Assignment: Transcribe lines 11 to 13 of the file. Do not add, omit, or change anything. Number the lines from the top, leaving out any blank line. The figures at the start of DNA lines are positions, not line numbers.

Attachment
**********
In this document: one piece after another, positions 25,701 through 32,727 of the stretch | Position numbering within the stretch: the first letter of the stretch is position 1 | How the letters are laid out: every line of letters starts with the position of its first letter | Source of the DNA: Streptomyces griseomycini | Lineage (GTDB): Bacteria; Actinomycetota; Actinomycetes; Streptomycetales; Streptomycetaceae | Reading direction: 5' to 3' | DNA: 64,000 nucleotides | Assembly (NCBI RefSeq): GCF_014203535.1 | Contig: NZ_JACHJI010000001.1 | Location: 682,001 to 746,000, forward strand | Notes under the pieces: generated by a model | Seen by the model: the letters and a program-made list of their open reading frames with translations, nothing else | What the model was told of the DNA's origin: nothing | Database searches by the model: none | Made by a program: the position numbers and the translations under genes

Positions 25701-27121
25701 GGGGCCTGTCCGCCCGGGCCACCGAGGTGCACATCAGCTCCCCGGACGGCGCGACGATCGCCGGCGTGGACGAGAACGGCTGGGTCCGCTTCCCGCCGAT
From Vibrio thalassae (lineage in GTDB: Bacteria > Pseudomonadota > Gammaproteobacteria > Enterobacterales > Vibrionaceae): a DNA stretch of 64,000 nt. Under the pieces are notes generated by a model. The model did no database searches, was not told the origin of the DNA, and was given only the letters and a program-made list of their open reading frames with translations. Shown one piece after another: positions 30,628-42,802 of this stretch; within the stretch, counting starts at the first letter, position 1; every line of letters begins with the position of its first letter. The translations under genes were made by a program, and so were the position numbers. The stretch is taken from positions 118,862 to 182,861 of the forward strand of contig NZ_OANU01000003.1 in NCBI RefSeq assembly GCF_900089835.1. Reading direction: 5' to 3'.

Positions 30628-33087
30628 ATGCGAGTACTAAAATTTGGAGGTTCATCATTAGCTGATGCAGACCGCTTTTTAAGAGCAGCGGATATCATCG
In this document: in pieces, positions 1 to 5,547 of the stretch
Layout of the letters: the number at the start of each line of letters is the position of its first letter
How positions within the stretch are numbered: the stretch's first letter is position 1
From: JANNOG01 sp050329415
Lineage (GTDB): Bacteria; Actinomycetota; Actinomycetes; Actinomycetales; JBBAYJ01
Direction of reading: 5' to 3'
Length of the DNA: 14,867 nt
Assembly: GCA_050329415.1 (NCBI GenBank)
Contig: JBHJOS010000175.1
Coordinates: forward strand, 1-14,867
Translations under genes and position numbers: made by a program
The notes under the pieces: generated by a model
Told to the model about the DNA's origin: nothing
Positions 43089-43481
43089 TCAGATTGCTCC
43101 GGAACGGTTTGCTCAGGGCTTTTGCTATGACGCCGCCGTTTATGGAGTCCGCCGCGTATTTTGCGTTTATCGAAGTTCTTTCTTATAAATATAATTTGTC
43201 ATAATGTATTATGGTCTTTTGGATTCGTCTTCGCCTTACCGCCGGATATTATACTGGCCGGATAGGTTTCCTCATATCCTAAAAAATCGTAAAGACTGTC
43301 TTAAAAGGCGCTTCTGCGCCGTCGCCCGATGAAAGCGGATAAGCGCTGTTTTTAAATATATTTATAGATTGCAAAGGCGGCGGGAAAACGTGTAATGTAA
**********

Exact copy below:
Lineage (GTDB): Bacteria; Actinomycetota; Actinomycetes; Actinomycetales; JBBAYJ01
Direction of reading: 5' to 3'
Length of the DNA: 14,867 nt